How Private Company Employees Can Potentially Create Cash | CSQ


As wealth managers working extensively in the pre- and post-liquidity planning environment, we often come across situations with executives, founders and early employees of startups and private companies who have enormous wealth on paper. but no liquid resources. Essentially, they are rich in assets and poor in cash. In the past, if employees wanted to exercise their stocks before an IPO, options for shareholders were limited, which meant they likely had to absorb large tax payments and exercise fees out of pocket. This problem plagued shareholders for decades and forced many employees of private companies to wait for an IPO to practice.

Historically, shareholders have had limited choices in exercising private actions. The problem is further compounded by the skyrocketing internal valuations of the 409A, making the increasingly expensive exercise leading up to an IPO. With an average annual salary of less than $ 200,000,1 Many tech workers can’t afford their exercise costs, which can run into the millions, and even senior executives can be challenged to find the cash to exercise their options.

The lack of alternatives for shareholders further compounds this problem. Other options, such as secondary market sales, not only can result in sub-optimal tax consequences and brokerage fees, but they do not allow shareholders to participate in the potential growth of their stocks. Often, these practices also violate company-mandated stock transfer policies. We always advise clients to read the fine print regarding restrictions on their holdings and speak with a CPA. People in this role should start planning at least 6 to 12 months ahead of any planned event and consider estate planning as a whole in relation to their overall balance sheet.

The Summa Group has coordinated with external solution providers to help address these fundamental issues by providing capital and liquidity education, ahead of a liquidity event. Unlike traditional loans secured by personal assets, clients can now acquire loans and finance contracts which are usually secured by private equity only. A loan repayment is then triggered when the business has a liquidity event, such as an IPO or a sale.

We have seen regular, programmatic shareholder liquidity become a retention requirement for any high-end, early-stage business. This solution aims to optimize taxation, the exercise of options and liquidity planning for these shareholders. The caveat here is size and scale. An outside liquidity provider will have to assume a certain degree of risk in providing these non-recourse loan products. Most will require a market cap of at least $ 500 million with significant recurring income streams. Typically, we find that vendors require a minimum threshold of $ 50 million in recurring revenue. They will also need an accelerated and upward growth rate and will normally only lend to high quality companies as they will have to absorb any potential losses.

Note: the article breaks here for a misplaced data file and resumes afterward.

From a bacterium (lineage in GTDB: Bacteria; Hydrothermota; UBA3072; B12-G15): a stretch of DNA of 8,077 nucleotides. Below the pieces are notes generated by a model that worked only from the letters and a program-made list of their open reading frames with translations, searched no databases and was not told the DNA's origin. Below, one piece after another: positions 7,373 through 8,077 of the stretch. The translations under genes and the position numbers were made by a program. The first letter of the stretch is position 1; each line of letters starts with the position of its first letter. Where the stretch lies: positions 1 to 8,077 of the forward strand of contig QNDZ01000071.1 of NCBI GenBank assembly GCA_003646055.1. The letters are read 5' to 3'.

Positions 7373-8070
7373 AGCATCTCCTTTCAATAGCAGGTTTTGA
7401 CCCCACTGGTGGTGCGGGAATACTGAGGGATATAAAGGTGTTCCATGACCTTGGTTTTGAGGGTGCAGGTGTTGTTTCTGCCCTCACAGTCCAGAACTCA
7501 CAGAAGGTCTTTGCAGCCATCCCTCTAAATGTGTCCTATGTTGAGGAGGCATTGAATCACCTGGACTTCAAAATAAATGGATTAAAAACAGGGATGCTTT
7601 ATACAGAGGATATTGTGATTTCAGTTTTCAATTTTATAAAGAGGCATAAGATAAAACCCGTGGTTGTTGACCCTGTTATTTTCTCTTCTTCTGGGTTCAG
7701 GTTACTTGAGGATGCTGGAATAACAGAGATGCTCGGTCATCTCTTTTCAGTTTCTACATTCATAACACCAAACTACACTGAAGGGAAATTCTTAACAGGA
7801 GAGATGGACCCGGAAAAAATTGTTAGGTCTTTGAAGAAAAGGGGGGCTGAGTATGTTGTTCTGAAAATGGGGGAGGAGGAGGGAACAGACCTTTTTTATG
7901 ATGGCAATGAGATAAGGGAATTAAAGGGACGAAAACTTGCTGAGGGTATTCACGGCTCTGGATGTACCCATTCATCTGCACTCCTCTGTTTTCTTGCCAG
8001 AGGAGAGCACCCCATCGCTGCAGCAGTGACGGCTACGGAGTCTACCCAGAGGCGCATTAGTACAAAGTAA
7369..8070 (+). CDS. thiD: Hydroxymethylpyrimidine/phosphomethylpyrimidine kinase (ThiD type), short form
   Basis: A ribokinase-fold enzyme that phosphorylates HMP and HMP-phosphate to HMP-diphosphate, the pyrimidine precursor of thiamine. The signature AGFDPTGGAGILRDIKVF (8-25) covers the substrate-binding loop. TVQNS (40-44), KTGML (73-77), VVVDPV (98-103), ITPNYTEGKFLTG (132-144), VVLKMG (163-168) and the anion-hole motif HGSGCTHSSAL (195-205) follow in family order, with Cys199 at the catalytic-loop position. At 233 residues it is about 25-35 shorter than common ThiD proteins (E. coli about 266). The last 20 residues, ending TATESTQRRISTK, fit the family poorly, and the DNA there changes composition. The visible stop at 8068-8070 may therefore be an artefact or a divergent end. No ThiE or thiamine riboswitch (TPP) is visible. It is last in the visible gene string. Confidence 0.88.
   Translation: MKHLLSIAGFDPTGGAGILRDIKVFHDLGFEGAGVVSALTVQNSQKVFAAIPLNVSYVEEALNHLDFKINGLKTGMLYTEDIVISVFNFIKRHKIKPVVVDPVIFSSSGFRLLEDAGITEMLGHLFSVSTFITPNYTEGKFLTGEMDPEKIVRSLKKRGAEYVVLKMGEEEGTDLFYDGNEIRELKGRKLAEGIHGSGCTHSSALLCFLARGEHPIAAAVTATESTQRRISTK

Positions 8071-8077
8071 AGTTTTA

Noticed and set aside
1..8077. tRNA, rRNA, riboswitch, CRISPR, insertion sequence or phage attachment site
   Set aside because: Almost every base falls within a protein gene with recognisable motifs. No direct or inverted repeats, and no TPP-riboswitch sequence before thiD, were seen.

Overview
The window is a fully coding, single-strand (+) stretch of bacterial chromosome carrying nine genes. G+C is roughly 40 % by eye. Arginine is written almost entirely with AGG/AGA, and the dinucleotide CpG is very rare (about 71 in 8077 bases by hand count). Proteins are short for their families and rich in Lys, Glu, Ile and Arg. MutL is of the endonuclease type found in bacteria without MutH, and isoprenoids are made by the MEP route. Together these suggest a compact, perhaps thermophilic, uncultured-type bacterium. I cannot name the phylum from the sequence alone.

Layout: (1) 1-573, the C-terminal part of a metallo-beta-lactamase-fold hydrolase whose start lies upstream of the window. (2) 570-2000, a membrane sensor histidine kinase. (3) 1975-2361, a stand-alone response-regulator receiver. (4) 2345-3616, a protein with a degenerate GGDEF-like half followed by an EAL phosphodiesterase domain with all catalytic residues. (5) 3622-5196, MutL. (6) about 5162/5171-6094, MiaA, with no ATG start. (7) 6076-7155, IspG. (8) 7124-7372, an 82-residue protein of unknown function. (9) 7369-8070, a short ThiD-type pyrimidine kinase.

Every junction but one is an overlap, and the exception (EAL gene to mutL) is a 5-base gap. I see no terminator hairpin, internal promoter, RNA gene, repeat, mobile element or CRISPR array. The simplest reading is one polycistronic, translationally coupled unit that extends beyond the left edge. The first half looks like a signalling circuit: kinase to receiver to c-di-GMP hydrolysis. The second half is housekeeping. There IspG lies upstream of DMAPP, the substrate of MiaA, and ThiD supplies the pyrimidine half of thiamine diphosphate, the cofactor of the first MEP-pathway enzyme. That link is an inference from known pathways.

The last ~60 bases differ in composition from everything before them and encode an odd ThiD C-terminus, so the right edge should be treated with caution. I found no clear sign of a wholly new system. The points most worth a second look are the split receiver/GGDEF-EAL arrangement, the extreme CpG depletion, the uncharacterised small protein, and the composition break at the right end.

The bottom line is that this strategy allows employees to borrow against the value of their private stocks without having to transfer or sell stocks. This allows borrowers to access the capital they need while still having the opportunity to benefit from any appreciation in stocks. It is these types of shareholder-driven solutions that allow employees to borrow against the value of their private stocks without having to transfer or sell stocks.

It is often said: “Great wealth is created by concentration and maintained by diversification. We believe this is one of the many smart liquidity tools for private shareholders. It solves a common problem for employees of high-growth startups: the inability to afford extremely expensive option exercise costs before an IPO.

Robert Dalie is a financial advisor with Oppenheimer & Co. Inc., and his views do not necessarily reflect those of the company. This article should in no way be interpreted as an offer to sell or buy securities. The information in this document has been obtained from sources believed to be reliable, but its accuracy is not guaranteed and does not claim to be a complete analysis. The opinions expressed here are subject to change without notice.

Oppenheimer & Co. Inc. does business on all major stock exchanges and SIPC members.

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